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Wine Glasses, a Teeny Whisk, and More Things to Buy This Week

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A wine glass, a vase and two little whisks

This post originally appeared on February 26, 2019, in “Add to Cart” — the weekly newsletter for people who love shopping (almost) as much as they love eating. Subscribe now.

Online retailers have made a big deal about re-inventing “try before you buy,” one-upping traditional stores (remember those?) where you could lie on the mattress or try on the glasses but not actually use them in your own home for an extended period of time. But really, the best example of try before you buy — when it comes to dining stuff, at least — is at a restaurant.

On Saturday night, I went out to dinner with a group of friends, and we ordered a round of cocktails and appetizers. Each drink arrived in a different fancy glass; as we lifted them to make a toast, my friend’s slipped from his hand, crashing on the table and flooding our cheddar cheese naan. The problem was the glass shape — like a stemless wine glass, but so bulbous and oversized that my friend could barely wrap his hand around its base. Combined with a bit of condensation, the glass was impossible to grip. I made a mental note to never buy anything like it.

If only I’d had that IRL experience with my plates. The night before, I hosted dinner for eight — a perfect number, if only because it allowed my fiance and me to use all eight dinner plates and eight salad plates we just got from our wedding registry. We set the table, giddily informed our guests that the Crate and Barrel dishes at their seats were on their maiden voyage, and sat down for our salad course.

We could hear the problem immediately: The dishes wobbled. They clattered. They clanged. For some reason, the bases of the salad plates didn’t sit flat against the dinner plates, causing them to rattle every time they were touched. With eight salads being eaten simultaneously, it was like bulls having a rave in a china shop.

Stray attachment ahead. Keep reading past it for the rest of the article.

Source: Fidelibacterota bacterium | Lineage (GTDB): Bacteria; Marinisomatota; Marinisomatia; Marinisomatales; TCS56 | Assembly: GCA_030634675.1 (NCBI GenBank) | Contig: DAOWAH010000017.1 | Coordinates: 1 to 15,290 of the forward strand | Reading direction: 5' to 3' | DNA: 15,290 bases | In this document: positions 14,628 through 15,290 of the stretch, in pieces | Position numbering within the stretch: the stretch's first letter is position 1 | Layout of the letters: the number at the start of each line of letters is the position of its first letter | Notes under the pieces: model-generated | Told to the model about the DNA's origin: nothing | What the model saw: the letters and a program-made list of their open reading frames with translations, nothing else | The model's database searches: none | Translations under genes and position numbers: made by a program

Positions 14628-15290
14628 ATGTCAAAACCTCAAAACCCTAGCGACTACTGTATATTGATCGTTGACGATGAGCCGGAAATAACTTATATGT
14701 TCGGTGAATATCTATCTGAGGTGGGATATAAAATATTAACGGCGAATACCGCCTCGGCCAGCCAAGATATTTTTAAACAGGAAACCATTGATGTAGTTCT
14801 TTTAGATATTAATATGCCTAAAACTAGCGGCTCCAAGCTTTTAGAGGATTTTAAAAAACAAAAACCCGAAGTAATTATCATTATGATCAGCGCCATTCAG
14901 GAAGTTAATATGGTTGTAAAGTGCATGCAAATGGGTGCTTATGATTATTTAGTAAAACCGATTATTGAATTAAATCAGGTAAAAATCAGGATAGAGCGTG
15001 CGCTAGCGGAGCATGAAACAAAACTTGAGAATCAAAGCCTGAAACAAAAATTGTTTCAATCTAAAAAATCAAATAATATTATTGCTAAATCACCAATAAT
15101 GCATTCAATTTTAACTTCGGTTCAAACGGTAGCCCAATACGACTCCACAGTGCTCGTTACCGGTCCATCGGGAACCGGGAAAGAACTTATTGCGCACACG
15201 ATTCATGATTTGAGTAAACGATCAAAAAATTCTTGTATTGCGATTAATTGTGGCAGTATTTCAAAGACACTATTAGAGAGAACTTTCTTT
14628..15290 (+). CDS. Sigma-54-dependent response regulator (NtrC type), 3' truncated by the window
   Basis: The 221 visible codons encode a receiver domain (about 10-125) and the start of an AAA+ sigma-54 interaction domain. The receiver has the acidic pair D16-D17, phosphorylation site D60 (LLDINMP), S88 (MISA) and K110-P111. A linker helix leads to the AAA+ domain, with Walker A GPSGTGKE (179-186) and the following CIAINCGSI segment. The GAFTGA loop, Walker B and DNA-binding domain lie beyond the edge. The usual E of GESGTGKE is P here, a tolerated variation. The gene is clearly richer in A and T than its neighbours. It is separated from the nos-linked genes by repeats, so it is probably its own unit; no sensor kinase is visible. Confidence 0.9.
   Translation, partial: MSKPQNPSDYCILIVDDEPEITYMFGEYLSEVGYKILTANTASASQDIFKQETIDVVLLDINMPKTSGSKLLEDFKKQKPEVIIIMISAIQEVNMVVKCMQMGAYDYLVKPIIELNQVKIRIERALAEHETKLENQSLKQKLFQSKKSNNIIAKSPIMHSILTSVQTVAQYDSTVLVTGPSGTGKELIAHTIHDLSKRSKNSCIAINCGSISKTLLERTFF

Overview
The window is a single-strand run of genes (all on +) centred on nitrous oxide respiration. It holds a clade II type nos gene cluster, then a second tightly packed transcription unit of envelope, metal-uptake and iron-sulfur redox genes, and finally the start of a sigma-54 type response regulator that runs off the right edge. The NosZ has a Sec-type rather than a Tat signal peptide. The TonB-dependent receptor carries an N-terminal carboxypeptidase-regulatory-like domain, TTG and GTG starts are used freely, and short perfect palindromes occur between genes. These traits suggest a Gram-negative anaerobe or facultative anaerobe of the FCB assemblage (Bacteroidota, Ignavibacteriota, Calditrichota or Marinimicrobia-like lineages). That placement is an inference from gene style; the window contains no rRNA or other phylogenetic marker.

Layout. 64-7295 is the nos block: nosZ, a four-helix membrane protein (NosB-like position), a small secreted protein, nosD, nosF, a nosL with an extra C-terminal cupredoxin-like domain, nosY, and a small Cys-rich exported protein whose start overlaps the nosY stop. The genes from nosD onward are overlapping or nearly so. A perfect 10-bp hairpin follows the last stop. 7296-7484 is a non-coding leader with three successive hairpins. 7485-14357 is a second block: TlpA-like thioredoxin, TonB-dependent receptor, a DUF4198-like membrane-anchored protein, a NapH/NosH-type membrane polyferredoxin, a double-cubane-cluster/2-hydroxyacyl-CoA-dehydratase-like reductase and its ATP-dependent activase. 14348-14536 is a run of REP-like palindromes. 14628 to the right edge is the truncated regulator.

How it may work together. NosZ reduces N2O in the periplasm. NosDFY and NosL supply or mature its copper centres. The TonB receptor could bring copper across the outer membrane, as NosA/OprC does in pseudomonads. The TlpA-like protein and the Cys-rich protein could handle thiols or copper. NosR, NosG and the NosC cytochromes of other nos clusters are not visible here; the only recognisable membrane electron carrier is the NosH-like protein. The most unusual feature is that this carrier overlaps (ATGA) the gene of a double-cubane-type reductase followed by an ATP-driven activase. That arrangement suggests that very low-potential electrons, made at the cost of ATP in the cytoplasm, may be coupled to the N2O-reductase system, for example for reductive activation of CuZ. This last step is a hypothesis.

Ultimately, we’ll make do, but it reminded me to keep my eyes (and ears) wide open every time I dine out — when it comes to what you eat on, there’s no better try-before-you-buy experience than a restaurant. Just be sure to ask the waiter where the restaurant gets its glasses.

Things to buy

  • Schott Zwiesel wine glasses, on the other hand, are a worthwhile glass purchase. This week’s Buy This Thing column is devoted to the brand’s Forte wine glasses, while I personally love the more angular Pure collection. Both are made with Tritan crystal glass, which is so durable that I thought maybe they were actually just plastic.
  • The mini whisk is an extremely underrated kitchen tool, especially for those of us with tiny hands. I swear by it to whip up small batches of sauce or dressing, especially if I want to mix directly in a mason jar.
Standard Ware vase and cup by Fort Standard
  • These faceted cups and bowls by Fort Standard, a design studio based in Brooklyn, are sturdy but delicate, and subtle but not at all boring — perfect for someone (like yours truly) who will only ever buy neutral-colored things.
  • This wire chair by Bend is popping up in more and more restaurants, in cities from Austin to Los Angeles to Australia, meaning it’s that piece that will automatically make your dining room feel a little trendier. At least, until it makes it feel totally dated.

Things to know

  • If you’re really committed to achieving restaurant-level design in your own home, consider your table. Eater reports that restaurants are going out of their way to get tables with distinctive designs that double as branding in all those overhead Instagram shots. Which, sigh. But also: so smart.
Walmart’s MoDRN Scandinavian Minimal Tabletop Collection
  • Earlier this month, Walmart launched MoDRN, a “new premium brand for the modern home” that is trying very, very hard. The collection is a paint-by-numbers run-through of Pinterest trends (the words “Scandinavian” and “industrial” show up in at least half the product descriptions, and you’ll spy a ripoff Bend wire chair in there), but some of the dinnerware doesn’t look half bad. At the very least, it could be a nice alternative to inexpensive Ikea dishes.
  • Through the power of the internet (really, through to the power of retweets to revive years-old articles), this week I learned about the Victor mug, which you’ve probably seen dozens of times without realizing you were seeing it at all. The white, subtly concave, bottom-heavy coffee cup is a longtime diner staple with a charming backstory.
  • “You know I made it when they send me a motherfuckin’ bedazzled bowl of cereal.”

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